Quote. "As the Greens Federal spokesperson for animal welfare I would like to assure you that the statement in the policy summary booklet that “The Greens will support green business initiatives which use native species” should not be a cause of concern to you or others concerned with the rights of animals and protection of native fauna species. The statement in the booklet, which is a brief summary of some of the Greens policies, should be understood in the context of the Greens animals policy. The Greens animals policy states as a key principle that "native animals and their habitats must be protected" and there is no reason to believe that any support for productive use of native species would breach this policy. The statement refers to business opportunities that would arise from the use of native flora species and could include for example, food and health products. The Greens are the only party with comprehensive polices on animals welfare and protection and I encourage you to compare the Greens policies on animals and native species protection with those of the major parties." Unquote.
Well, most people think its still a bit unclear. After all, kangaroos are protected now, so are emus, but it still doesn't stop the commercial killing of kangaroos, or the farming of emus, in which naturally wideranging emus are treated like chickens, complete with toe and beak clipping. So if the Greens meant only plants and flowers, why didnt they say so? *WPAA
The leader of a U.S.-based anti-whaling organization is now on an international wanted list for allegedly masterminding the group's disruption of Japanese whale hunts in the Antarctic Ocean, Japan's coast guard said Friday. The move — done at Japan's request — signals Tokyo's escalating anger against the Sea Shepherd group, which it accuses of putting whalers' lives at risk during the annual Antarctic hunt. The Canadian founder of the Sea Shepherd Conservation Society, Paul Watson, 59, has been on the Interpol list since Wednesday, Coast Guard spokesman Shinichiro Tanaka said. He said Watson's whereabouts is unknown. Sea Shepherd officials were not immediately available for comment. *Foxnews
Indigenous people of Greenland won a long battle Friday to extend their annual whale hunt to humpbacks, overriding objections from conservation-minded members of the International Whaling Commission. The decision came at the end of a contentious five-day meeting that failed to resolve a larger dispute: a proposal to suspend a quarter-century ban on commercial whaling in exchange for a promise by the three whaling countries — Japan, Norway and Iceland — to reduce the numbers they kill in defiance of the ban. The commission decided on a one-year "pause" in negotiations on the moratorium. Greenlanders, like indigenous people from three other countries, are granted the right to hunt for food and to maintain traditional cultures, but only under strict quotas that are reviewed every five years. They have been allowed to kill more than 200 of the common minke whale, but also 19 of the endangered fin whale. About half of Greenland's 60,000 people are indigenous to the icebound island. Opponents objected to expanding the list of allowed species and to potential damage to the whale-watching industry in the Caribbean, where the humpbacks roam. *AAP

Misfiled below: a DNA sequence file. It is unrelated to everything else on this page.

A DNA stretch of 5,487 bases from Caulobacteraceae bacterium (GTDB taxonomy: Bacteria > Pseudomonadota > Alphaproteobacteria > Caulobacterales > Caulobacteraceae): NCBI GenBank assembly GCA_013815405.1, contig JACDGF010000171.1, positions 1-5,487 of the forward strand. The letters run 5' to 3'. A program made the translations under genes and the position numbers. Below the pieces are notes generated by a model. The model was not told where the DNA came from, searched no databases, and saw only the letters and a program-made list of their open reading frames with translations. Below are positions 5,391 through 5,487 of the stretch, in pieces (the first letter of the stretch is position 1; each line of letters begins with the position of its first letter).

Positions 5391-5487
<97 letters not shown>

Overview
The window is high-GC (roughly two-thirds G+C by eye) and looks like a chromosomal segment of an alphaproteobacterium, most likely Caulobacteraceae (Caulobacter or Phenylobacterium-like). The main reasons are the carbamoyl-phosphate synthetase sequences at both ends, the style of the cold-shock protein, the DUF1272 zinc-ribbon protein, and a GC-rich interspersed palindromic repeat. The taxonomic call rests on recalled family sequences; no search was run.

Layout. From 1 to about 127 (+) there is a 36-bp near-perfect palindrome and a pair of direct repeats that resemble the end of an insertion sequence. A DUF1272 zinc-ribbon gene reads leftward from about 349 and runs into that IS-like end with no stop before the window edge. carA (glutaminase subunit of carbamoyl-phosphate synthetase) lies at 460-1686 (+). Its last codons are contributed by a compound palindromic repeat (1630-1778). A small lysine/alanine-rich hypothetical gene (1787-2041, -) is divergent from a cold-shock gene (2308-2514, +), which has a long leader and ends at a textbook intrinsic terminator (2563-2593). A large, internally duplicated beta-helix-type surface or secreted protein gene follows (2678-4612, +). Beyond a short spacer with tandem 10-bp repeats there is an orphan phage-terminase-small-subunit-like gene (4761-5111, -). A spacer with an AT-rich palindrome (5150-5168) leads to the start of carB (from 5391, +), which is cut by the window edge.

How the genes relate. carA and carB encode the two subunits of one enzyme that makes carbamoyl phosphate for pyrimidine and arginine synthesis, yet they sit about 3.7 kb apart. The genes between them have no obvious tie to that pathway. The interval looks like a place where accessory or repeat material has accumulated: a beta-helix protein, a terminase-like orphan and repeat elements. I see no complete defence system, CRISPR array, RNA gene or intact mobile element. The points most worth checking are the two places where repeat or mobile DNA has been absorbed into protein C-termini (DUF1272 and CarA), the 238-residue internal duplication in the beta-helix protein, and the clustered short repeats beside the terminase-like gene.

The Minister for Home Affairs Brendan O’Connor says Border Protection Command today apprehended a foreign vessel suspected of illegally fishing in the Australian Exclusive Economic Zone. “It’s alleged that the boat was stopped about 48 nautical miles north west of Maningrida in the Northern Territory and officers found about 20 kilograms of shark fin on board,” Mr O’Connor said. “Shark fin is a regarded as a delicacy in some parts of Asia but it is illegal for foreign vessels to take marine life from this part of Australian waters.” The boat’s five crew members will be transported to Darwin for interview by the Australian Fisheries Management Authority. “Australia enforces strict penalties upon those who violate our foreign fishing laws. Offenders face fines of up to $750 000 and Australian authorities can destroy boats involved in illegal foreign fishing,” Mr O’Connor said. The boat was initially detected by a Dash-8 surveillance aircraft early this morning and was later apprehended by HMAS Albany. The operation was under the control of Border Protection Command and was conducted in support of the Australian Fisheries Management Authority. *Australia.to.news